Thursday, July 22, 2010

Stonington Maine

High 8, launch 10, return 1:30, 9 miles

Stonington is well known as a destination for sea kayaking. Dozens of islands within five miles of shore, many open to the public, some for camping, others for day use only make Stonington an incredible place. And the day was certainly hopping at Old Quarry Adventures. Old Quarry offers stress free access to the water. It has two ramps, parking, toilets and showers available for small fees. There is also camping, kayak tours, boat rentals, taxis to Isle au Haut and many other services available.
At the launch ramp a group of ten kayaks was preparing for a tour, a family was building a klepper kayak which they planned to take out for overnight camping, two kayaks were headed in after spending the night out on the islands, another pair was launching. And why not? It was a beautiful clear day, not too humid, though rain was expected in the evening.

We had planned a moderate trip out to McGlathery and back, but Todd, a guide, mentioned Gooseberry, near McGlathery as a recent addition to accessible islands, so that became our goal. Gooseberry was added to the Maine Coastal Heritage Trust in December 2009.
Old Quarry Adventure shares Webb Cove with a granite company and a fish processing plant. As a result lobster boats and larger fishing vessels make frequent trips into the Cove. You need to watch out for them, since they often can’t see us.

Grog Island.

We went out to the Channel Rock, by Grog, past Bold and Devil and through the Coombs. A bar joins the two Coombs for about half the tide cycle. We passed through two and a half hours after high with no trouble.

Heading through Coombs with Isle au Haut in the distance.

Then it was out to Ram, past McGlathery to Gooseberry. McGlathery is a common anchorage for sailboats, a few were anchored there.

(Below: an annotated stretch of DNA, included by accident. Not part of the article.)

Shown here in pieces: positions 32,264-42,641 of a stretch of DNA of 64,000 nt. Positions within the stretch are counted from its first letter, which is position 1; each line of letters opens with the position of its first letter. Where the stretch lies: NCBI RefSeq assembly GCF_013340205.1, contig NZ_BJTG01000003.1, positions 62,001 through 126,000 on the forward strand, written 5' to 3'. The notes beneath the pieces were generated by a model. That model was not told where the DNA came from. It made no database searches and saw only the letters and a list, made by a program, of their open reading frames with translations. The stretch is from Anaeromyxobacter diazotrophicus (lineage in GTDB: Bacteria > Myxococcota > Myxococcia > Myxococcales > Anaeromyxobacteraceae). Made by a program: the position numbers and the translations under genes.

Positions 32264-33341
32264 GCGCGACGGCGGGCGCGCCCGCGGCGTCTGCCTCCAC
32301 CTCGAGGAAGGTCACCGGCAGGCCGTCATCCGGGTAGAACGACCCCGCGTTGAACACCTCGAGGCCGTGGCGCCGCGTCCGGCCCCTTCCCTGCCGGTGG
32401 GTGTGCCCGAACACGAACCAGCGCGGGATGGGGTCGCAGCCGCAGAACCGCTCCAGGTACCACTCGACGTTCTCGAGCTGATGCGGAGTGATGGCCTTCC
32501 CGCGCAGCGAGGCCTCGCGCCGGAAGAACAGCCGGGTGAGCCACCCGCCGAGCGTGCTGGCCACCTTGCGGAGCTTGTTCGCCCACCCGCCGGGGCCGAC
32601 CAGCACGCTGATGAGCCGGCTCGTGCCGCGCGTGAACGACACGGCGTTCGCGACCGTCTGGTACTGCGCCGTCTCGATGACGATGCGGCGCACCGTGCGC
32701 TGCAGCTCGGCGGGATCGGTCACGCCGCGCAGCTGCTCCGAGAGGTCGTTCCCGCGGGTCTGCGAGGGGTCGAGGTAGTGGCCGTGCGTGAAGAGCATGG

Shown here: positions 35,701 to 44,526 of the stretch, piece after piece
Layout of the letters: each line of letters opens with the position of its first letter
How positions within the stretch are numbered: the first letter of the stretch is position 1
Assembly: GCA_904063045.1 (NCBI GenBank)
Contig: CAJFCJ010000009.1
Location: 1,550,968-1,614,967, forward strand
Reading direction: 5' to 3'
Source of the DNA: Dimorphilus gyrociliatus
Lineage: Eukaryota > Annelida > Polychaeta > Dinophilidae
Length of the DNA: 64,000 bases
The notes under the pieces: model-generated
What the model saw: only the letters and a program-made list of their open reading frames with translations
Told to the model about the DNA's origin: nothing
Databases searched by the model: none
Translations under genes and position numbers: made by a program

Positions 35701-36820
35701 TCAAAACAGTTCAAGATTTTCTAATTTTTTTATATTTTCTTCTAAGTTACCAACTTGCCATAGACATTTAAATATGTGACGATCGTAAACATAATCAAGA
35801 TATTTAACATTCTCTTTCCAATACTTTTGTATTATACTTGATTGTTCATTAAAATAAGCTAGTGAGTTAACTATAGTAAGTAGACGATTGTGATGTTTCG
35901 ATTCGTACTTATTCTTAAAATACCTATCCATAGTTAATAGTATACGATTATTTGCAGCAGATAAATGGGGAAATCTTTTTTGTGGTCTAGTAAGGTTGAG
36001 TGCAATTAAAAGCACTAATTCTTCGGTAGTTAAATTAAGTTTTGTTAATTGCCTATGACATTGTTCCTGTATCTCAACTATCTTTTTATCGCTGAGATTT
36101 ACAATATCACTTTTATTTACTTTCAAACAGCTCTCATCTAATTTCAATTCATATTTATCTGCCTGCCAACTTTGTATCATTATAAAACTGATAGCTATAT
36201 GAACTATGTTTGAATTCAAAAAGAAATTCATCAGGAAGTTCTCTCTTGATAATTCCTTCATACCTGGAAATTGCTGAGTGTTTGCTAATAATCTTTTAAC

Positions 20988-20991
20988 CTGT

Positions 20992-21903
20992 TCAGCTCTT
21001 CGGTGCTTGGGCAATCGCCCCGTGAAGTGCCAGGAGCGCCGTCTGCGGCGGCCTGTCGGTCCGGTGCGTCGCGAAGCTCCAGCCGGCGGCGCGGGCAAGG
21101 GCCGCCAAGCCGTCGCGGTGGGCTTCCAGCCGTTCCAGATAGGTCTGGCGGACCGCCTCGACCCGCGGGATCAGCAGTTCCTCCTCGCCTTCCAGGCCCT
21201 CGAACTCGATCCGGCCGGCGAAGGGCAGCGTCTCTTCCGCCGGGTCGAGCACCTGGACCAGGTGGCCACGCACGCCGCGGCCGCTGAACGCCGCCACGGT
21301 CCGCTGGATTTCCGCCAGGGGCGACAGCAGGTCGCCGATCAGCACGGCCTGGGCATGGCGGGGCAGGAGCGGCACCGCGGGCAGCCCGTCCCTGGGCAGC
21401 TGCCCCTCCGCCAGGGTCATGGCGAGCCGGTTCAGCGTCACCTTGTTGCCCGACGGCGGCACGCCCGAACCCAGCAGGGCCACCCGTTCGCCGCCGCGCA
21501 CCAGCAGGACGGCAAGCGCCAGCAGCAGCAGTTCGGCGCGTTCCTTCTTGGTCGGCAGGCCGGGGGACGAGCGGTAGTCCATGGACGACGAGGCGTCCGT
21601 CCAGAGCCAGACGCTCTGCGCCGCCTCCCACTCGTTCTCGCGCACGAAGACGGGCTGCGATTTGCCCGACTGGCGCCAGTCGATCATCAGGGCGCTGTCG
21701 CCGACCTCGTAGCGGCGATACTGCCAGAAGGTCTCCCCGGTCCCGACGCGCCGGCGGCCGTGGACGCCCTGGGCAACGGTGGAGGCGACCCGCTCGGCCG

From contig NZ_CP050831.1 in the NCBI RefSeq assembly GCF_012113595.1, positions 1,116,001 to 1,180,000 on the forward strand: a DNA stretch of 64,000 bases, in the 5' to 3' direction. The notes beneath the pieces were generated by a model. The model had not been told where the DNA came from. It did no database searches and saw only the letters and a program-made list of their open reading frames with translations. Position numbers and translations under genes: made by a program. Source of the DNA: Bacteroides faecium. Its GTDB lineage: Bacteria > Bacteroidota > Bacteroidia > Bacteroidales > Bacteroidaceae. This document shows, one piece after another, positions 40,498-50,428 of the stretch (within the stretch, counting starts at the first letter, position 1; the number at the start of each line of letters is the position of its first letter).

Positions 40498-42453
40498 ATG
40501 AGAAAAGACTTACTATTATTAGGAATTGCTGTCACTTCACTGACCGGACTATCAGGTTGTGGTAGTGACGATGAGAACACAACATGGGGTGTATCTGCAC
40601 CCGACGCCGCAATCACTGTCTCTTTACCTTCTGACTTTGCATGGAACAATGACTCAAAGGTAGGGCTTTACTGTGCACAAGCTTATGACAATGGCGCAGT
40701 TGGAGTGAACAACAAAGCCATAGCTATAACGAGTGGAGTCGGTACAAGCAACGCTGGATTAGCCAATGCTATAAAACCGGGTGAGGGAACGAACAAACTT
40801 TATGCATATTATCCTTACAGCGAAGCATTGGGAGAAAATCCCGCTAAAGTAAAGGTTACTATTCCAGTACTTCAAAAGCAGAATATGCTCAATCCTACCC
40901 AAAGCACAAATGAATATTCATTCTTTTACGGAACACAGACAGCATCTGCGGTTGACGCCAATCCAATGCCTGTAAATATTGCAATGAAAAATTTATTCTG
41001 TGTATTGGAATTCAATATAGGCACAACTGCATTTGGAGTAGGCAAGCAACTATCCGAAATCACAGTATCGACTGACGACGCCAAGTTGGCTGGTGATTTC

We landed on a shell beach on the north side of Gooseberry, at higher tides the east side might provide better access. We had a delightful lunch, and wandered about the island admiring the incredible views. You could make an entire scenic calendar of Maine from that one island. I took over 60 shots. That so few are here reflects my limited skill.

On the way back we passed west of McGlathery and Round, between Wreck and Round, west of Bare and through the Potatoes to take a break on Russ. We saw other kayaks as we got closer to town, but on the outer layers we were on our own.
When we returned to the landing the Klepper was making its final preparations. It was an older boat, loaded above the brim in the middle. Toward the back sleeping bags and pads were piled high on the desk. I tried to refrain myself from speaking, but when I met the owner in the bathroom, I couldn’t help but ask where they were headed. “Out near Isle au Haut; we’ve made the trip many times.” she replied in a tone that said she’d heard enough about how unstable the load looked.
Old Quarry has a list of islands which allow access and the limits.
Boyce’s Motel in Stonington is another place to stay; we stayed there once after a trip to Isle au Haut and were delighted by the cottage. There are also several Bed and Breakfasts.

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